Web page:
We performed a retrospective analysis of the Northwell Sepsis Database, a prospectively captured, multisite, real world, consecutive-sample cohort of all “severe sepsis” and septic shock patients treated at nine tertiary and community hospitals in New York from October 1, 2014, to March 31, 2016. We analyzed all patients from a previously published cohort.11
Database Design and Structure
The Northwell Sepsis Database has previously been described in detail.11,13,14 Briefly, all patients met clinical sepsis criteria: (1) infection AND (2) ≥2 (SIRS) criteria AND (3) ≥1 acute organ dysfunction criterion. Organ dysfunction criteria were hypotension, acute kidney injury (AKI), coagulopathy, altered gas exchange, elevated bilirubin (≥2.0 mg/dL), or altered mental status (AMS; clarified in Supplemental Table 1). All organ dysfunction was not otherwise explained by patients’ medical histories; eg, patients on warfarin anticoagulation were not documented to have coagulopathy based on international normalized ratio > 1.5. The time of the sepsis episode (and database inclusion) was the time of the first vital sign measurement or laboratory result where a patient simultaneously met all three inclusion criteria: infection, SIRS, and organ dysfunction. The database excludes patients who were <18 years, declined bundle interventions, had advance directives precluding interventions, or were admitted directly to palliative care or hospice. Abstractors assumed comorbidities were absent if not documented within the medical record and that physiologic abnormalities were absent if not measured by the treatment team. There were no missing data for the variables analyzed. We report analysis in adherence with the STROBE statement guidelines for observational research.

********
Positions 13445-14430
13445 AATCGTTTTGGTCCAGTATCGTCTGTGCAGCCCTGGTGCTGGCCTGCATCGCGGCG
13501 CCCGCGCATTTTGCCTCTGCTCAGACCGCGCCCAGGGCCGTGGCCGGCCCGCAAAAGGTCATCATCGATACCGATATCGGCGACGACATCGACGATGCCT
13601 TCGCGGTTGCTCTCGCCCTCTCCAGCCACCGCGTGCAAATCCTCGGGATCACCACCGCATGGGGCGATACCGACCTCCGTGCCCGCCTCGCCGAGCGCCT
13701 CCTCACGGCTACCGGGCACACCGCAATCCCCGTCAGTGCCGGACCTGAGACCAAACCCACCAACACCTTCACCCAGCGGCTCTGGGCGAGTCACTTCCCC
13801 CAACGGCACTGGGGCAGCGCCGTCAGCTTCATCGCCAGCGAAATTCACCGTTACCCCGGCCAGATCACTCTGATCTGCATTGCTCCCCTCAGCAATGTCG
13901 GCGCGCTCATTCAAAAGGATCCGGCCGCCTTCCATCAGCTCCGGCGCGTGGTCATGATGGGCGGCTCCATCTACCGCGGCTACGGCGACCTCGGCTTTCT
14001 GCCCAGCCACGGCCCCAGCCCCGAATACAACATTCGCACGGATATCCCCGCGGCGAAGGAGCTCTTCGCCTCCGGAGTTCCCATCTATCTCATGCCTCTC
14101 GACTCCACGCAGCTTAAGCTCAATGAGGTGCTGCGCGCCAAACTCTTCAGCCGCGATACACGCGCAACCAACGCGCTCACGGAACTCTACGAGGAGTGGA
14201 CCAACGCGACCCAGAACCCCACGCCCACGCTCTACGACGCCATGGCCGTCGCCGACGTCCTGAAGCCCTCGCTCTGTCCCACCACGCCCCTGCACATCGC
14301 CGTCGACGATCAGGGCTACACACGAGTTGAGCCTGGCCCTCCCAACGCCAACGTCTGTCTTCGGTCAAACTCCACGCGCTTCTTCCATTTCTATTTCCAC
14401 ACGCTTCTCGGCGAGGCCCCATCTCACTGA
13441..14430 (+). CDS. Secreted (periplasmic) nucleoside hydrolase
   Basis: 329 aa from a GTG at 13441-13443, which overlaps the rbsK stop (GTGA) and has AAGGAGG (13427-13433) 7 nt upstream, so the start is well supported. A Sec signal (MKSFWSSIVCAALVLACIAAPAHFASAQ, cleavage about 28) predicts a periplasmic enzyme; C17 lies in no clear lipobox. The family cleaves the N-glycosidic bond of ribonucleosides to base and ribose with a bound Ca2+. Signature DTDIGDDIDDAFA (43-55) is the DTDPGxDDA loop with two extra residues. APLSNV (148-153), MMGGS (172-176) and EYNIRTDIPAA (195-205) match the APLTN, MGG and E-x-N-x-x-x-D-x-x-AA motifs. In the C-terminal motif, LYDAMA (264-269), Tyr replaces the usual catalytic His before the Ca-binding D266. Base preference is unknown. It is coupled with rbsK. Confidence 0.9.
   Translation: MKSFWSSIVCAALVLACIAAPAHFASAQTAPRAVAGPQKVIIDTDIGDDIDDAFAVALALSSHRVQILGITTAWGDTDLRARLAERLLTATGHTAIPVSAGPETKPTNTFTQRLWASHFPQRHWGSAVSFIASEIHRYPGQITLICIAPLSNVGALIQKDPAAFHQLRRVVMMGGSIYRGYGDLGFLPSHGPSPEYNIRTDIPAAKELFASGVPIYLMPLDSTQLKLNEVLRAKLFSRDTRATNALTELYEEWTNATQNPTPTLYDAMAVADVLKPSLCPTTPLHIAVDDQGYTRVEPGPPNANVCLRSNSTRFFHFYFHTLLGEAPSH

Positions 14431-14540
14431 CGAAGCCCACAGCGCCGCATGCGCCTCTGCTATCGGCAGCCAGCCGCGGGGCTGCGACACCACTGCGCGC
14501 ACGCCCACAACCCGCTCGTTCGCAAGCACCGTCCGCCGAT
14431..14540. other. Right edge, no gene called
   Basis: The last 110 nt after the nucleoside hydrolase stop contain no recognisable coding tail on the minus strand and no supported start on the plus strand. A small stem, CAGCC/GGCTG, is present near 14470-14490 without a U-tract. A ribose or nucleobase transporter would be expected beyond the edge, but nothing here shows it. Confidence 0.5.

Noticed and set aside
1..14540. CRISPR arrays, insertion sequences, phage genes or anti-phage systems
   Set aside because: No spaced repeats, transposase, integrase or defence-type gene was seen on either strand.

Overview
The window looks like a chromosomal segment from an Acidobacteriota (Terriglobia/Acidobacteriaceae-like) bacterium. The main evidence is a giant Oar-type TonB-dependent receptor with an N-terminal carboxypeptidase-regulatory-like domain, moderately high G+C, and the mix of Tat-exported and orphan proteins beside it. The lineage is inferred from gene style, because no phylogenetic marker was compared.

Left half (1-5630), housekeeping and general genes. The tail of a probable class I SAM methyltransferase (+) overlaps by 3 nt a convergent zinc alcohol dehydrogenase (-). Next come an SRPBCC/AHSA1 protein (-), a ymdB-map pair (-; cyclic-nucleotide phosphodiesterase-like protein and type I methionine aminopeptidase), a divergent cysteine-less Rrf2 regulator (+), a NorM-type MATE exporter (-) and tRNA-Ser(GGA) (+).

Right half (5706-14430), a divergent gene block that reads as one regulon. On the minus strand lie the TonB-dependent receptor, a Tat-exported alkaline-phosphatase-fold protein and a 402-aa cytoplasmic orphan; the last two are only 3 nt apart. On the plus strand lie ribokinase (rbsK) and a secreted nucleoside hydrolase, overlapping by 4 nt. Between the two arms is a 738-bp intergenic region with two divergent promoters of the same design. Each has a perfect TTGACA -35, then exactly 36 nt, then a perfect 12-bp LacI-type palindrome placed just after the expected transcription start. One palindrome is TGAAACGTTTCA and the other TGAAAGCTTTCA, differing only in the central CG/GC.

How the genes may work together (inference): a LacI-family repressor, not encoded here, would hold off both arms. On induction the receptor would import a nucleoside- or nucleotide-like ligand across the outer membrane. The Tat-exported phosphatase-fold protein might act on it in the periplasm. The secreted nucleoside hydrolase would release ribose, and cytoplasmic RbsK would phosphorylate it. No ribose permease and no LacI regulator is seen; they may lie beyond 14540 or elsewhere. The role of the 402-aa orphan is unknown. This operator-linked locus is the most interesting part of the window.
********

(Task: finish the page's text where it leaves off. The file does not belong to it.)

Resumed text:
The primary exposure was whether patients had EDPS versus HPS. We defined EDPS patients as meeting all objective clinical inclusion criteria while physically in the ED. We defined HPS as first meeting sepsis inclusion criteria outside the ED, regardless of the reason for admission, and regardless of whether patients were admitted through the ED or directly to the hospital. All ED patients were admitted to the hospital.
Process outcomes were full 3-hour bundle compliance, time to antibiotic administration, blood cultures before antibiotics, time to fluid initiation, the volume of administered fluid resuscitation, lactate result time, and whether repeat lactate was obtained (Supplemental Table 2). Treatment times were times of administration (rather than order time). The primary patient outcome was hospital mortality. Secondary patient outcomes were mechanical ventilation, ICU admission, ICU days, hospital length of stay (LOS). We discounted HPS patients’ LOS to include only days after meeting the inclusion criteria. Patients were excluded from the analysis of the ICU admission outcome if they were already in the ICU prior to meeting sepsis criteria.